From Our Kitchen
Recommendations from the Chef
Below are some easy methods for cooking mushrooms. Fresh mushrooms are truly a cook’s best friend. Whether you need just a little something to dress things up or add a whole new dimension of flavor, you answer is mushrooms.
There is no need to peel mushrooms. The only trimming they may need is the stem end, if it's dry, or the tough stem portion of Shiitakes or the root of the Portobello. All other mushroom stems may be prepared along with the caps.
Mushrooms can be sliced thick or thin, cut in quarters, coarsely or finely chopped using a sharp knife. For slicing or chopping large quantities, use a food processor with the slicing or wing blade attachment.
If a recipe calls for just caps, twist stems loose or separate them from the caps with the tip of a knife.
For each eight ounces of mushrooms, melt one tablespoon butter or heat one tablespoon of oil in a large skillet. Add mushrooms. Cook and stir until golden and the released juices have evaporated, about five minutes. Don't overcrowd the skillet or the mushrooms will steam rather than brown.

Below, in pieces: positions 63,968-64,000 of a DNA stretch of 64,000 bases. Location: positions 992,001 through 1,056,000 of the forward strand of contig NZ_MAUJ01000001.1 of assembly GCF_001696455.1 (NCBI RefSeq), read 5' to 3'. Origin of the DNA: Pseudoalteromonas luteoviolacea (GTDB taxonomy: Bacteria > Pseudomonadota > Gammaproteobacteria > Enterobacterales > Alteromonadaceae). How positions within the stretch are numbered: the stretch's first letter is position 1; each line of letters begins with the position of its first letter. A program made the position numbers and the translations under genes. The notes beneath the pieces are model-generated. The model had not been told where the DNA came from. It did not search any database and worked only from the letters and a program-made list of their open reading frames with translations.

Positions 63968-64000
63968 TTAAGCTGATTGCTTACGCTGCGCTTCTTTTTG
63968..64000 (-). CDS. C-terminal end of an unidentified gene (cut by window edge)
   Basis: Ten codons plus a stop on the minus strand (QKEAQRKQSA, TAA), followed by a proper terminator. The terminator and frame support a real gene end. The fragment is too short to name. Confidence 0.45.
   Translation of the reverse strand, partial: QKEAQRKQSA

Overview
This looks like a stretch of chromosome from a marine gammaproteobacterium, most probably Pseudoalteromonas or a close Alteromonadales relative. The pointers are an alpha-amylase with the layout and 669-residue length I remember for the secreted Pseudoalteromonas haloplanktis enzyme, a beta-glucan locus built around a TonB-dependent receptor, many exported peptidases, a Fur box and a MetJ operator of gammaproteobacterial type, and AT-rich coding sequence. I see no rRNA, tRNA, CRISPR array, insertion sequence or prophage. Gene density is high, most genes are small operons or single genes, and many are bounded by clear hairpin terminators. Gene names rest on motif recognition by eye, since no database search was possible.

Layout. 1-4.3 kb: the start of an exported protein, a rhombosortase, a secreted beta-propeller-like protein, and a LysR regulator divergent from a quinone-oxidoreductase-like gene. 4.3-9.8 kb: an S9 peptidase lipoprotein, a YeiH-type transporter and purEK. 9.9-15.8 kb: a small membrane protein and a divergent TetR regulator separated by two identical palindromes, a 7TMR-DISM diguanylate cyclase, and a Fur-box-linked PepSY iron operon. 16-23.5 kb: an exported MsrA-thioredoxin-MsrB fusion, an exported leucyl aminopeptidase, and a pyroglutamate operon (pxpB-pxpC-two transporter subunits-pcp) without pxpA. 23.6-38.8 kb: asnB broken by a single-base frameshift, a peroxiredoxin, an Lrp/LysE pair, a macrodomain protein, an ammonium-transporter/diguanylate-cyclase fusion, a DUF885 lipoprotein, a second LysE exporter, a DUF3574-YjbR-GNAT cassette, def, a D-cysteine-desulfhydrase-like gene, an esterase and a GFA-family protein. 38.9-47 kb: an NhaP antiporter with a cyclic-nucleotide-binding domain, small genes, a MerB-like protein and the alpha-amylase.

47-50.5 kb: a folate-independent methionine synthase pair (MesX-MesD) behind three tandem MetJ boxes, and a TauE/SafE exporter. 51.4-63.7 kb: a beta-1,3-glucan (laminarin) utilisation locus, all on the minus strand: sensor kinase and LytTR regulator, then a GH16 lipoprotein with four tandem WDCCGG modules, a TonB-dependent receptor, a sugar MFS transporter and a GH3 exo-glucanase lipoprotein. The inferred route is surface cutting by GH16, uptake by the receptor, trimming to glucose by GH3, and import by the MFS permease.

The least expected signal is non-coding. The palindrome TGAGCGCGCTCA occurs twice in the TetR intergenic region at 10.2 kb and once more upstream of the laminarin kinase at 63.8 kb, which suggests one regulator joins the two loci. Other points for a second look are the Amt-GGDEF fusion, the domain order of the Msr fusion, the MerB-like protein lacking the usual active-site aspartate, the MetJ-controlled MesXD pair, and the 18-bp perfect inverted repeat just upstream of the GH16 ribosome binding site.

Mushrooms cook extremely well in the microwave. Simply clean and cook as follows: Put eight ounces thickly sliced mushrooms in a microwaveable bowl (no oil or butter needed); cover and cook on HIGH (100% power) for two to three minutes stirring once.
Place mushrooms in a shallow baking pan, Toss with a little oil and roast in a 450 degree Fahrenheit oven, stirring occasionally until brown, about 20 minutes. Use about one tablespoon of oil for each eight ounces of mushrooms.
Grilling or Broiling:
Lightly brush caps and stems with oil to keep them moist, and season with salt and pepper. Grill or broil 4 to 6 inches from heat source for 4 to 6 minutes on each side, brushing again once or twice.
Mushrooms are very similar to meats and other vegetables. Virtually any and all seasonings go well with mushrooms. If serving as a side dish, use seasonings compatible with the main dish.